Net asset flow figures among the nation’s top firms indicate that Charles Schwab is leading in the race to add new assets.
Schwab gathered $48 billion in net new assets in 2002, besting Smith Barney ($35 billion), Merrill Lynch ($18 billion), UBS PaineWebber ($13.4 billion) and Morgan Stanley ($1 billion in lost assets).
The success coincides with an aggressive advertising campaign and to a new accounts program known as Fresh Start.
The ad campaign capitalized on the research scandals plaguing wirehouses by suggesting (disingenuously, it turns out) that branch managers and brokers conspired with the research side of their firms to knowingly sell stocks poised to tank. The ad, launched a year ago, famously featured a branch manager exhorting his charges to "put some lipstick on this pig." In October 2002, Schwab launched another series of print and television ads featuring investors who had transferred their money to Schwab from other brokerage houses.
Then there is Fresh Start. Launched at the beginning of this year, the program offered investors a portfolio analysis and rebalancing for a flat fee of $95. The catch: To partake investors are required to transfer at least $25,000 to a new or existing account.
During the first quarter of 2003, Schwab captured $14 billion in new assets. Around $1.4 billion, or 10 percent, of those new assets were attributed to the Fresh Start offering. As of last week that number had reached $2.2 billion says Morrison Shafroth, a Schwab spokesperson. David Pottruck, Schwab president and co-CEO, called Fresh Start "one of our most successful campaigns ever."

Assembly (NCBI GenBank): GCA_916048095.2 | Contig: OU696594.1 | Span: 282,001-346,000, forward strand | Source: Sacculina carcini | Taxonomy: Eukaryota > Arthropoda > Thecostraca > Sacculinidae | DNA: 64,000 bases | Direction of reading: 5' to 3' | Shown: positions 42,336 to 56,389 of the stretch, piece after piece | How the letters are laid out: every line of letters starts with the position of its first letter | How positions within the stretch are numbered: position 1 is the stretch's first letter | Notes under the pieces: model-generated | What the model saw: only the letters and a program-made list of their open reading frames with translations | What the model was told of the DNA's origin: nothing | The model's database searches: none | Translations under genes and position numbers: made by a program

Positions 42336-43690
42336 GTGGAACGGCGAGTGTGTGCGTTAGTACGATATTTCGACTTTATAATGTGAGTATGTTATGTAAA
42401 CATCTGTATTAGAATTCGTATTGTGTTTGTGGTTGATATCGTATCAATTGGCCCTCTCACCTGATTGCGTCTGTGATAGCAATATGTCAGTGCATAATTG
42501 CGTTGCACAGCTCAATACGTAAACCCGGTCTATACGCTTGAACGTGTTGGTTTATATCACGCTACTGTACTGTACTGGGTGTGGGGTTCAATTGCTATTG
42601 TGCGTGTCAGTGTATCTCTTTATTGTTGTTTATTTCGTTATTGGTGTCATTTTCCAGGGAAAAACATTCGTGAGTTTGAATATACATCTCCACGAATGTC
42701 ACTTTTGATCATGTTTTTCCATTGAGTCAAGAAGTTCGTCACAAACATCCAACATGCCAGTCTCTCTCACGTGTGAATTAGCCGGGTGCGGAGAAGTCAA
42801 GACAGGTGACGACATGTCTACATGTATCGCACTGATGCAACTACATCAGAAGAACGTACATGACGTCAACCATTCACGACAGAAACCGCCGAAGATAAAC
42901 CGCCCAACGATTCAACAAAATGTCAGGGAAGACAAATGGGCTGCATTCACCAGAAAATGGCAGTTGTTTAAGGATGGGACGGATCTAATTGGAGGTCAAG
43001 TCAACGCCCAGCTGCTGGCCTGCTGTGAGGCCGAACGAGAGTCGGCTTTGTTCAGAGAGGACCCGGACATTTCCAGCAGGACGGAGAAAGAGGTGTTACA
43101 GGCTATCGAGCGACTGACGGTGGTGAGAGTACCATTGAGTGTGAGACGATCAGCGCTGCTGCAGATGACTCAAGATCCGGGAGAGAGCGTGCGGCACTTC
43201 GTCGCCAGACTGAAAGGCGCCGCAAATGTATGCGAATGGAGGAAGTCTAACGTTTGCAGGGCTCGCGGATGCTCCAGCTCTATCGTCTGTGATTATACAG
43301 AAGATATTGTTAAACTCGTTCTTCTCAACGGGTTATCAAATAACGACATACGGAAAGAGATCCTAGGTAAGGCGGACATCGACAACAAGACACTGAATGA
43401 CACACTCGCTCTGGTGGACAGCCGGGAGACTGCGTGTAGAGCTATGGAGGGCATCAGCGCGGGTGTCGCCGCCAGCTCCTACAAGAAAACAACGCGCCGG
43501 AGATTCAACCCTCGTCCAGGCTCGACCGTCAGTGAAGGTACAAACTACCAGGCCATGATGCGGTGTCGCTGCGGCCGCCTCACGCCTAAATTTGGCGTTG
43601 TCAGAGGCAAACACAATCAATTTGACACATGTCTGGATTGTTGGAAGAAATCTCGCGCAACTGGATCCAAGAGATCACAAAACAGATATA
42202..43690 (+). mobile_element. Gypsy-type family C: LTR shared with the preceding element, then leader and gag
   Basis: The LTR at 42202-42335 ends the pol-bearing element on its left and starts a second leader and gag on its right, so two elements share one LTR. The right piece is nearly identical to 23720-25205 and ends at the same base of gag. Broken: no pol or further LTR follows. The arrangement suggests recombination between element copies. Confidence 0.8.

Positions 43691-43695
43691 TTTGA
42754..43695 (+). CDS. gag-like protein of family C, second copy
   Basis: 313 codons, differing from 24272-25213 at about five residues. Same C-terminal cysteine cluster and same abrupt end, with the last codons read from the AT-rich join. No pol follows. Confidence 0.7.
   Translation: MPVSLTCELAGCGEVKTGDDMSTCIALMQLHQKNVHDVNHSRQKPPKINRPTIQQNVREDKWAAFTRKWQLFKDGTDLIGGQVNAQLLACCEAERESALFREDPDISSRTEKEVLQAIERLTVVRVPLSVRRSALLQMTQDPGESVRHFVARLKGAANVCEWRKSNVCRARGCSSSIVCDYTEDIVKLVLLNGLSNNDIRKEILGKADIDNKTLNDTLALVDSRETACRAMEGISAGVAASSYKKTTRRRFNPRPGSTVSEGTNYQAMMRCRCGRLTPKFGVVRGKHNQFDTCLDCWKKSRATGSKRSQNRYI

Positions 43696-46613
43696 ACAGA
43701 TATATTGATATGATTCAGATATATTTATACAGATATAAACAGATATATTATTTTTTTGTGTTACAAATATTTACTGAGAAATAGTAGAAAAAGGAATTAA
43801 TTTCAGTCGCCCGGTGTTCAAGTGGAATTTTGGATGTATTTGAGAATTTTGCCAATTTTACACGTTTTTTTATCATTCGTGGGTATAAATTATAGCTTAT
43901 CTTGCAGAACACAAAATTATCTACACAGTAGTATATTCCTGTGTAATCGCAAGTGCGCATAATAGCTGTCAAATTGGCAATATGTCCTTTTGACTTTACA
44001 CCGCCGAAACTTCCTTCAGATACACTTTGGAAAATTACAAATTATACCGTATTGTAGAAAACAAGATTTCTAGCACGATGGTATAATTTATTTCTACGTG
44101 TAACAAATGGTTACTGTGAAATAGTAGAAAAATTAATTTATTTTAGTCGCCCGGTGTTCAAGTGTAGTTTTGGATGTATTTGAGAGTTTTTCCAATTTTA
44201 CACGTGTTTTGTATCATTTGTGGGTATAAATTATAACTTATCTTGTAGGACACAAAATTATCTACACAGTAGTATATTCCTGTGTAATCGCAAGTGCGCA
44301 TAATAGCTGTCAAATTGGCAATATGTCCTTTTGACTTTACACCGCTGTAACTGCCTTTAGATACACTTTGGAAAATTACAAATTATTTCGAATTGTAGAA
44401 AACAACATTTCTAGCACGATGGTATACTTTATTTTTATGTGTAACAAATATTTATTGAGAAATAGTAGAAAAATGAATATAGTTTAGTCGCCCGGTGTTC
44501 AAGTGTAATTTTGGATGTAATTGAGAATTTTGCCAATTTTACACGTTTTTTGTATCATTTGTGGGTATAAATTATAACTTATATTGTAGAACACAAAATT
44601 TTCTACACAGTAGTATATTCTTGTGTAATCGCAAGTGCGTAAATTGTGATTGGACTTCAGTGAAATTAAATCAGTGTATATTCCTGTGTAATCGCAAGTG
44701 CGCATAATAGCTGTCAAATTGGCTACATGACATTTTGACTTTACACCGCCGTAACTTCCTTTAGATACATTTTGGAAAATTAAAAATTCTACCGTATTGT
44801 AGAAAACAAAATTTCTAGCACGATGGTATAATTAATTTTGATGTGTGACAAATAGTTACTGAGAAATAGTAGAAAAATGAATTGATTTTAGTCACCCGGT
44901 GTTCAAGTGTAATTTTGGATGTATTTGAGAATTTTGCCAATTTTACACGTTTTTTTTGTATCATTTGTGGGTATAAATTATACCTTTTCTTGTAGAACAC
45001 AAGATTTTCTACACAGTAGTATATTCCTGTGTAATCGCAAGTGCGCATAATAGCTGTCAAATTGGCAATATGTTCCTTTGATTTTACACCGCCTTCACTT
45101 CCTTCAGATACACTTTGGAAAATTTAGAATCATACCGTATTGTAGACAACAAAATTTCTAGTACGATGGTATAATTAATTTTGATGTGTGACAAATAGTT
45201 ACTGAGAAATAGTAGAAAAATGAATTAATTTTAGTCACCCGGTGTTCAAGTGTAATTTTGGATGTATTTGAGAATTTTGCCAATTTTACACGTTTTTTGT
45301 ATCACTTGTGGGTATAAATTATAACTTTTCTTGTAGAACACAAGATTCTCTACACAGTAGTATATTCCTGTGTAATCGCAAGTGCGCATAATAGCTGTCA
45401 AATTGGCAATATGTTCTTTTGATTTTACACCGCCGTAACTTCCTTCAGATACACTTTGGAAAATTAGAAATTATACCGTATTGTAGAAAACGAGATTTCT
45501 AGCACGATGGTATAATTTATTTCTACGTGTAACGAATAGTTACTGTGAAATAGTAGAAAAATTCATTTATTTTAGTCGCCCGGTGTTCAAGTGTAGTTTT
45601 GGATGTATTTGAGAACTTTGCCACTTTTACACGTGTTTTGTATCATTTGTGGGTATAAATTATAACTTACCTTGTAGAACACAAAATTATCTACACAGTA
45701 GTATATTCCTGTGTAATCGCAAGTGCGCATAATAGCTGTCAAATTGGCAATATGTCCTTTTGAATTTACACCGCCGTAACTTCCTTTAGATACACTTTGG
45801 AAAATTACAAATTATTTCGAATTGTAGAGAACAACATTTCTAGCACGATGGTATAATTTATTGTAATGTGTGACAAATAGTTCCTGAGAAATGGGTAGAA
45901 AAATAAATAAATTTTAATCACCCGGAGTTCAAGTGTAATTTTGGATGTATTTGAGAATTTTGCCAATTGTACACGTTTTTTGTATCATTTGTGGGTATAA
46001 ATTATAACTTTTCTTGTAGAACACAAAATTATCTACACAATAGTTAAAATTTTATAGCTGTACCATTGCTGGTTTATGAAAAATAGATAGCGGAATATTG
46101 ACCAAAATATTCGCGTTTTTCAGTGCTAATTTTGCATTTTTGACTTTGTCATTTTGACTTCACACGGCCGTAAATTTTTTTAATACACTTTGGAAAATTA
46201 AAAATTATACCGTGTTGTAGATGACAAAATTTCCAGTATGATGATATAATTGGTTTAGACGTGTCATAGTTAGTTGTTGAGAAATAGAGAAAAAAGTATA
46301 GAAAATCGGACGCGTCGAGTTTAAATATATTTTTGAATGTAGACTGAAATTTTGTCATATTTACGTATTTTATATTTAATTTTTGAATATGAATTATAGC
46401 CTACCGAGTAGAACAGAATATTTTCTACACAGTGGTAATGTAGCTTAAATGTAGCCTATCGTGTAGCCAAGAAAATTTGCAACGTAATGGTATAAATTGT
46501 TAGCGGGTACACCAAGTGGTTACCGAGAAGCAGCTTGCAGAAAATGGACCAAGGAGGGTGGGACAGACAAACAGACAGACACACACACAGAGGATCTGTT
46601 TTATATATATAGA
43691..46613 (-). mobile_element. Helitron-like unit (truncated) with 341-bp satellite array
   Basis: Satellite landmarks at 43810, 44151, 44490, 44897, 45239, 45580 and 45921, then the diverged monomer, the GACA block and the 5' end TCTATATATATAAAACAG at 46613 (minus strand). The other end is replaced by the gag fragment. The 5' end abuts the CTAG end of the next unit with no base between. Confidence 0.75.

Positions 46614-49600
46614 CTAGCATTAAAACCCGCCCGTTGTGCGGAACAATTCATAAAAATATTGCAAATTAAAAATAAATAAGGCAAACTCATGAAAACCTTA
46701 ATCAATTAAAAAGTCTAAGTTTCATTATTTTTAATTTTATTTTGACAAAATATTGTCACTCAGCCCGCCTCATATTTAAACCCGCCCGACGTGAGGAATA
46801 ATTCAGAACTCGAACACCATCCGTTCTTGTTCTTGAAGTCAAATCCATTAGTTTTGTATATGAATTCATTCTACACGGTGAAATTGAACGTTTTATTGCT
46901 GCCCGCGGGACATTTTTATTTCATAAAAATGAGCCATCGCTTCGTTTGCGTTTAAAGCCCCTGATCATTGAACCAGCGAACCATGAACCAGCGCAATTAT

Paul Bates, adjunct professor of marketing at the University of Toronto and former CEO of Schwab Canada, believes the firm is finding success by capitalizing on existing client relationships. "Schwab clients have a high level of trust in the firm. By offering advice they’re trying to deepen that relationship," says Bates.
Merrill’s Total Merrill campaign, also launched in January, has also been highly visible. However, it has yet to translate into a boost in assets for the firm. Merrill had an outflow of $4 billion in U.S. business in the first quarter.
"Merrill has a different challenge," says Bates. "They really have to get new business. I think this is an important campaign for them."
Dan Sondhelm, a financial marketing consultant with SunStar in Alexandria, Va., has noticed a shift in how firms advertise.
"These programs are focused on the big picture," says Sondhelm. "It’s more about providing a comprehensive planning package."
Bates agrees. "What the firms are saying is that they want to bring judgment as the key to the relationship."
Other firms who have not mounted ad campaigns are still bringing in assets. Smith Barney reported net flows of $5 billion in the first quarter. UBS reported $2.7 billion. Morgan Stanley experienced an outflow of $.5 billion in its first fiscal quarter.